There was yet one more communique about this building site and corner. It contained the interesting information that the budding pro-wrestling community of Hungary had a couple of get-togethers in the short-lived Oli Beer garden that was established in place of the Organ factory. America IS HERE after all. You can even see a different side of the half-demolished building in the background of the photos. I have to admit that these wrestling photos look a bit like Sunnyvale Trailer Park (this reference is only for fans of the Trailer Park Boys). Where that hell is the Green Bastard?!?

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There you have it. Now I fully understand that as a reader who also might be a tourist staying at our apartment here in Budapest that you probably won’t come out and see this wonder of wonders (see sites as they call them), but I always find it interesting to discover these oddities of normal life when I travel somewhere.

As for L’oreal, they eventually regrouped in a corner of Buda somewhere.

We’re Open!

Monday, April 21st, 2014

We are now open and available for rent!

You can find us on Airbnb. Our ID number is 2764708.

The price should show your currency if all is working properly.

Our kitchen

Our kitchen

 

 

 

 

 

 

 

 

 

We have really enjoyed fixing this place up and we hope you like it to.

The White Room

The White Room

 

 

 

 

 

 

 

 

 

Come enjoy all Budapest & Hungary have to offer.

The Green Room

The Green Room

 

 

 

 

 

 

 

 

 

We look forward to hearing from you!

The Living Room

The Living Room

 

 

 

 

 

 

 

 

 

Come see us already!

Travelling Time for Tiles: Mettlachi

Sunday, February 16th, 2014

We had a little adventure in the land of flooring last month and I’ll take this opportunity to broaden your horizons about 1950s flooring in the Eastern Block, just in case you’re contemplating going on Mastermind or shooting an atmospheric film about the cold war.

To cut to the chase, one of the major decisive factors that made us fall in love with the future Chez Street & River was the fact that it still had all the 1953 floor tiles in surprisingly good condition. These floor tiles used to be pretty much the only thing available for hard floors in the 1950s. Everyone in Hungary (and probably in the rest of the CEE gang) is familiar with the sight of 10x10cm burgundy-and-cream or black-and-mottled cream tiles adorning everything that needs a good wet mopping time to time, from prisons, schools and hospitals, to your grandmother’s kitchen, bathroom and pantry. They usually came in two-tone checks, or when jazzy creativity or necessity struck, in broken-up mosaic form. The ubiquity of the stuff obviously resulted in a whole generation growing up hating it, but younger people begin to look at it with increasing fondness.

The more evolved and poncey cousins of our humble checks, the much-coveted Spanish and Moroccan cement tiles are now in vogue and available in Hungary, and their trendy lack of sheen revived a nostalgic longing for the simpler, utilitarian style of the Eastern European fifties.  The internationally fashionable industrial decor, which normally doesn’t resonate well with average Hungarian tastes, also began to lead some adventurous spirits back into the arms of grandmother’s checkered floors. (Floors, arms, oh it’s late, innit. Sorry.) Although, they are now normally sold at the same vintage stores, the tiles in question are not to be confused with the prohibitively expensive, but stunning cement tiles, which have quickly become the most sought after option among shabby chic aficionados.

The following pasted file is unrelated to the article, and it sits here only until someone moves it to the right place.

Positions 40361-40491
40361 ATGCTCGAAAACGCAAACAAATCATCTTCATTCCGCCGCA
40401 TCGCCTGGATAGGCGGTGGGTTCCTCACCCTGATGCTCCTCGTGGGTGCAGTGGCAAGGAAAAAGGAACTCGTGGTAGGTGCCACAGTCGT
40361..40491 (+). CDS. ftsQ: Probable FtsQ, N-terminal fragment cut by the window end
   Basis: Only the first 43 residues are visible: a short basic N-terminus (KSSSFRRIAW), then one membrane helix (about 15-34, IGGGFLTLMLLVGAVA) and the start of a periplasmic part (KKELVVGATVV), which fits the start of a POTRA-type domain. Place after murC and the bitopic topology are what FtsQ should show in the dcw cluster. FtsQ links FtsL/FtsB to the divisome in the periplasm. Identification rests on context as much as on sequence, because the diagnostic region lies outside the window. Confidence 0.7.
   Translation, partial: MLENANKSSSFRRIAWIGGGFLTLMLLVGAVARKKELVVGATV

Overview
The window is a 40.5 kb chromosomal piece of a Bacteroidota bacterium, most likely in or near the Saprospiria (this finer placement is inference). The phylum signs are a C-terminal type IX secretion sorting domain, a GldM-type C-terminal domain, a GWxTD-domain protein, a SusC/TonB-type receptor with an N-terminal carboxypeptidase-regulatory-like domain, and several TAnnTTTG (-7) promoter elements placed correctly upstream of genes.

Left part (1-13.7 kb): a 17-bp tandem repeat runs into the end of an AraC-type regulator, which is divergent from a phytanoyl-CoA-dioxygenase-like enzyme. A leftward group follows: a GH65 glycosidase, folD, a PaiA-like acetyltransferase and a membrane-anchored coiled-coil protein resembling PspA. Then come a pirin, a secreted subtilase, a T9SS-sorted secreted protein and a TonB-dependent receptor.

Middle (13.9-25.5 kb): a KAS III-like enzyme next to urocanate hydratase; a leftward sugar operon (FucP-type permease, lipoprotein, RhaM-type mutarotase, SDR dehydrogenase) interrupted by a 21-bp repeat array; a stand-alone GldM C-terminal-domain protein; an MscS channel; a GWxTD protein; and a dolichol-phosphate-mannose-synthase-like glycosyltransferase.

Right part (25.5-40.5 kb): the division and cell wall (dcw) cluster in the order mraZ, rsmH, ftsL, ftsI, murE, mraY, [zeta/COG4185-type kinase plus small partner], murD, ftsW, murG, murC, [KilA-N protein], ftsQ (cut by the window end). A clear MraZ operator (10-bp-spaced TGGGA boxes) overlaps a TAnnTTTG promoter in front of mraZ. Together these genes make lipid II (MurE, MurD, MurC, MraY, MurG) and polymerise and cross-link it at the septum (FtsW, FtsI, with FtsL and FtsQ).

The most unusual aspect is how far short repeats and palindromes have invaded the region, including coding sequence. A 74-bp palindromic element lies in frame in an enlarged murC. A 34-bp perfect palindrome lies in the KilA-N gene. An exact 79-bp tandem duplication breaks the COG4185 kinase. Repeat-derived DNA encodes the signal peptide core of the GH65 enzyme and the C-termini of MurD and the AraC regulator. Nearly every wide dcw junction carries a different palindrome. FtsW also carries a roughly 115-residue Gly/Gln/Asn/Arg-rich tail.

The likes of Iamart and  and the wonderful Moza are normally bigger, thicker tiles made of a cement-based material. They have beautiful patterns and a rather porous surface that allows graceful aging. Our modest little two-tone tiles, however, are made of a hard, compressed clay-based material, which is coloured, but never patterned or glazed, and then fired at a high temperature. It is called mettlachi, after the name of the German town of Mettlach (now best known as the proud home of Villeroy & Boch), probably where it was first produced for export in large quantities. As with most German loanwords, the Hungarian language didn’t treat the odd foreign name kindly in the past six decades, and mettlachi  is now affectionately known and spelled in a thousand different ways.  Our contractor, for example, calls it metlahit, but I’ve seen in spelled as metlaki, meklachi, etc., which makes it real hard to find people selling the stuff on the Internet.

But why, oh why would you look for it on the Internet if you have it all covered, you may ask. Well, life is just ne’er that simple. The flat used to have but a tiny tiled entrance hall, originally designed to have a couple of coat hooks on the wall and maybe a small cabinet near the door to put your bakelite phone and a Sokol radio on. This we decided to enlarge to make room for a small table and chairs, with the added bonus of turning a glazed door around to let more light into this windowless room. This decision, however, raised the problem of creating an extra two square meters of floor in the hallway, which we had no tiles for.